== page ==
does only the minimum of one such allocations.

    Henry Schreiner
    @henryiii
    hist2 = hist.reduce(bh.shrink_and_rebin(0, 3, 6, 2), bh.shrink_and_rebin(1, 2, 4, 2)) either has to have two version implemented (1 arg and 2 arg), or it has to also do the same chain.
    Hans Dembinski
    @HDembinski
    Why? You will delegate to the C++ version, no?
    reduce takes *args
    and reduce needs to be a free function, not a method
    If you are not sure, maybe you should say so?
    Martin Percossi
    @junzi_gitlab
    Hi all
    First off - what a lovely library you have written.
    Second, I am here because I have a question: is it possible to create a histogram whose bins acquire the values passed from a numpy array?
    Hans Dembinski
    @HDembinski
    @junzi_gitlab Just to clarify, which library do you mean? We mostly discuss here the Python frontend to the C++ library Boost.Histogram, but many other libraries have been discussed as well.
    Martin Percossi
    @junzi_gitlab
    @HDembinski - thanks for your reply. I meant Boost.Histogram...
    I would like to use .view() to turn a histo into a set of values I can stuff in a pandas dataframe. Then I would like to perform a window operation on the values. This works perfectly. My problem is putting the modified bins back into a histo.
    Martin Percossi
    @junzi_gitlab
    Looking at the examples I fear it can't be done...
    Martin Percossi
    @junzi_gitlab
    Another thing I find a bit odd: to my mind a canonical operation of a histogram is to a) fill it with data and then b) ask, for some(new) value z, "what is the percentile for z?" IIUC this requires operations "outside" the Boost.Histogram library (e.g. h.view().cumsum(), h.axis(0).index(X), etc.), which I find surprising.
    Doug Davis
    @douglasdavis
    boost-histogram is very much in development and I think I'm not overstepping by saying that you should feel free to open an issue in the GitHub repo to spin up a feature request.
    Henry Schreiner
    @henryiii
    Please do open an issue with what you want to do. We can probably add it. Hopeing for a less-alpha version by mid Oct. Also keep in mind there should be a nicer “wrapper” for boost.histogram called hist at some point.
    Martin Percossi
    @junzi_gitlab
    Thanks for the suggestion; managing my free time is always an issue with three kids and a side business (zenaud.io), apart from a day job in finance, but this is a really great project so if I do get a free slot on the weekend I would love to help. I agree that the wrapper could use a few tweaks here and there; e.g. more use of properties as opposed to methods which would make it feel more pythonic. BTW I have managed to circumvent my issue for now by taking my calculation out of Boost.Histogram: after initially filling I rip the bins out using .view(flow=True) and the rest of my calculation then operates on numpy arrays and pandas objects.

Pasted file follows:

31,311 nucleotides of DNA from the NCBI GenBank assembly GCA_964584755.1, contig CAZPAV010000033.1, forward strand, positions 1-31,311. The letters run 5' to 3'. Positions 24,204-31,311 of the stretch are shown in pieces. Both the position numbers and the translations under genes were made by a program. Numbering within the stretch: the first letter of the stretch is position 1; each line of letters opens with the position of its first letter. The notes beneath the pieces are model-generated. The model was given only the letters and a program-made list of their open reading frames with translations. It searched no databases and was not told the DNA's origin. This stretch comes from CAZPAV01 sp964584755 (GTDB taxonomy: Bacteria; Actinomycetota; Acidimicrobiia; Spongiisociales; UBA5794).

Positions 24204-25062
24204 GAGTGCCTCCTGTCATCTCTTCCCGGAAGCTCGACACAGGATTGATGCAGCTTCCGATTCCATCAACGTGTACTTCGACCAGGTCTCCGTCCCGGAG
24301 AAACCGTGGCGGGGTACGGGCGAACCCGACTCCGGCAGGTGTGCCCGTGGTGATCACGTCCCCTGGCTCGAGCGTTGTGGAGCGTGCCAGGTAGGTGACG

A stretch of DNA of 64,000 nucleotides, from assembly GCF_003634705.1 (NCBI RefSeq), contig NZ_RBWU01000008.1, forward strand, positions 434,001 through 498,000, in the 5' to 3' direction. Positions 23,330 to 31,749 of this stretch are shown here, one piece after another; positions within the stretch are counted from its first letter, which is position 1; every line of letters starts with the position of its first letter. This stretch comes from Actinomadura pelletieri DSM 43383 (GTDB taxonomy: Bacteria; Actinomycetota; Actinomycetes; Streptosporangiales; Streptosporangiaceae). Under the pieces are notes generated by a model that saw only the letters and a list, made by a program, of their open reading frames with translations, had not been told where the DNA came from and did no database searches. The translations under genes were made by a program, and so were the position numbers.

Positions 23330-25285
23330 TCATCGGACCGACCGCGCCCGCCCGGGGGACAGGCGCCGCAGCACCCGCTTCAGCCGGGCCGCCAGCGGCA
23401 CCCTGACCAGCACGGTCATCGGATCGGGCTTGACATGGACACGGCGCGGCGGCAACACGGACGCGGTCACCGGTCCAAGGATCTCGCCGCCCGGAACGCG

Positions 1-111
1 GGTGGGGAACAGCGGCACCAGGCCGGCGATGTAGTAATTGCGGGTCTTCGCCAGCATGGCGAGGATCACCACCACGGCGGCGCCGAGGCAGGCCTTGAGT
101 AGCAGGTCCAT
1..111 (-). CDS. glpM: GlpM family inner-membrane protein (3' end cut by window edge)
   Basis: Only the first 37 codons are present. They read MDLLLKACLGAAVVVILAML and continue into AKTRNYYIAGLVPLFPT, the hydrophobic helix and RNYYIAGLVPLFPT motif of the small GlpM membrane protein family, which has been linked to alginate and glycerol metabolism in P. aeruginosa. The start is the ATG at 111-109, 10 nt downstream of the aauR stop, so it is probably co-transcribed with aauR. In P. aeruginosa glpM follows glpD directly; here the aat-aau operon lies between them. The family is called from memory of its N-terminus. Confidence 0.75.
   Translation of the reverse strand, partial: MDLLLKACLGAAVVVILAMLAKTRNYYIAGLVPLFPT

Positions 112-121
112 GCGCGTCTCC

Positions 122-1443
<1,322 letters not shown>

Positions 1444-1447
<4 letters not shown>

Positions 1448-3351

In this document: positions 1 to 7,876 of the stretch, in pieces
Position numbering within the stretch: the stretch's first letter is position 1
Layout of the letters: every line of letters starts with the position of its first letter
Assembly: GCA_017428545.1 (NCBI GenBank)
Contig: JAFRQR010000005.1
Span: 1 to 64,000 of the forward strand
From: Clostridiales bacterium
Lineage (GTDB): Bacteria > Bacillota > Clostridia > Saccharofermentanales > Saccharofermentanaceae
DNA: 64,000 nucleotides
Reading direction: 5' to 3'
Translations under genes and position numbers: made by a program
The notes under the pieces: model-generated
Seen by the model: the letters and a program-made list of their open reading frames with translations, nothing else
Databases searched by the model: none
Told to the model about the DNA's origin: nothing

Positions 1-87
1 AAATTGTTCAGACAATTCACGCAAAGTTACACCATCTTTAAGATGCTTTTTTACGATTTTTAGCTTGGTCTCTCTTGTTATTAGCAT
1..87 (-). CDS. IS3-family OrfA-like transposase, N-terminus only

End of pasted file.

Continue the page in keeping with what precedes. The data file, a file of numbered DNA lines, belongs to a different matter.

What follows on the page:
Just to end on a positive note - the speed of the library is amazing. Also, I really like the focus of the library - no pointless methods to plot the contents of the histogram. As a C++ developer I like that I can write code that can accept objects created from a Python script. So all in all I'm very pleased, and look forward to making use of more advanced features.
    Hans Dembinski
    @HDembinski

    Another thing I find a bit odd: to my mind a canonical operation of a histogram is to a) fill it with data and then b) ask, for some(new) value z, "what is the percentile for z?" IIUC this requires operations "outside" the Boost.Histogram library (e.g. h.view().cumsum(), h.axis(0).index(X), etc.), which I find surprising.

    Boost.Histogram provides Python bindings to the C++ library of the same name. Boost and the C++ standard library follow the philosophy of providing a set of orthogonal components. Each one is specialized to do just one thing really well and interfaces are provided to combine all these components to do amazing things. The keyword here is orthogonal, this means that one library does not duplicate functionality that can be obtained by another library component already.

    This is the most efficient and powerful way to design a set of libraries, because it requires you to learn the smallest amount of library interfaces. I don't know whether you have played with Lego as a kid, but this is the same thing. You can build anything with Lego, because all the pieces fit together.

    The Python wrapper to Boost::Histogram will follow the same philosophy. It is a mapping of the C++ functionality. On top of that, Henry is working on a library called hist which provides an interface which allows you to do common analysis tasks in a flash.

    Just to end on a positive note - the speed of the library is amazing. Also, I really like the focus of the library - no pointless methods to plot the contents of the histogram. As a C++ developer I like that I can write code that can accept objects created from a Python script. So all in all I'm very pleased, and look forward to making use of more advanced features.

    That's great to hear, you are one of users then which I had in mind when I designed Boost.Histogram :).